“Fighting Hero” opens with a $2500.00 reward wanted poster of Tom tacked to a tree just outside a small western town, displaying his handsome face, the same image used in other movies like “The Silver Bullet”, and Tom with his horse standing by the tree. Tom laughingly tells his horse, “I'm getting all the publicity and you're doing all the work”, assuming an undercover pose. As an undercover agent for Express Company, Tom's assignment is to prevent the holdup of a gold shipment coming through town – and finds himself playing the hero at a poker game, rescuing a young Mexican girl from being convicted for murder which she is being framed for, and taking down two different groups of bandits hot on the trail of the gold shipment.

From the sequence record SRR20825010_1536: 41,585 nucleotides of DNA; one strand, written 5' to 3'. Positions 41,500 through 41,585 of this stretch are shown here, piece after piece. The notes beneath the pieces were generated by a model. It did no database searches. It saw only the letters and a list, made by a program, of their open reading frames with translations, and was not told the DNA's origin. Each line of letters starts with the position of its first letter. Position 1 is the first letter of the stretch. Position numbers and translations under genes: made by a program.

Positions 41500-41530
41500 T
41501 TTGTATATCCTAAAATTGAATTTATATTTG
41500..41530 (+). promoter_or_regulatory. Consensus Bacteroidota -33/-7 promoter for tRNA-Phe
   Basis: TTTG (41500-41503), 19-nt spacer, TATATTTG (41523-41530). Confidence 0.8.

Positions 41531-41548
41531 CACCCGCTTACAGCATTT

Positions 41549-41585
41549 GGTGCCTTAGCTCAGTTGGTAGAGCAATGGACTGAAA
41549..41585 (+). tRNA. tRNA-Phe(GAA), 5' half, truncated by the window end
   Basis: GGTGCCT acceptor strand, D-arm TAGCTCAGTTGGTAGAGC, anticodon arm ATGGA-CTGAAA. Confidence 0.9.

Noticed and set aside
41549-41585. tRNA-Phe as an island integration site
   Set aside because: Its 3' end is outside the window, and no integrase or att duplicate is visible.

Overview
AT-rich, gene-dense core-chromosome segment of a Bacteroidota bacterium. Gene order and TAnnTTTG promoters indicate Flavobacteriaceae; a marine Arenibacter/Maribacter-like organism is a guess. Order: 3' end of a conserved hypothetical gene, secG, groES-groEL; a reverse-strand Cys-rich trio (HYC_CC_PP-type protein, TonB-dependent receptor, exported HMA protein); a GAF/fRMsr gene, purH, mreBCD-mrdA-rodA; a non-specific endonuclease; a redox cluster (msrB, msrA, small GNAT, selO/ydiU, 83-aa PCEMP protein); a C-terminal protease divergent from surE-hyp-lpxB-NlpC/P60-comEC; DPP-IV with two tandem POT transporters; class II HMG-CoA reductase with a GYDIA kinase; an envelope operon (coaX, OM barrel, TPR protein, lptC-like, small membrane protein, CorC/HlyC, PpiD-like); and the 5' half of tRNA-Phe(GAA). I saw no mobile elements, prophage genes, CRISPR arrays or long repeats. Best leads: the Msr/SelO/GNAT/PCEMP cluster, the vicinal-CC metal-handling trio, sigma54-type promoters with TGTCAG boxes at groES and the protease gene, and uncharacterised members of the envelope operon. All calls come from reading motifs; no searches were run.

“Fighting Hero” certainly capitalizes on Tom's dazzling smile, his tough but likable personality – even Morales takes to him quite easily (J. P. McGowan directed a handful of Tom Tyler westerns for his own silent film production company between 1929 and 1930) during the scene in the tent. Directed by Harry S. Webb, Tom Tyler is at his very best in “Fighting Hero” as a hero inviting the viewer to dream about having him as a personal hero.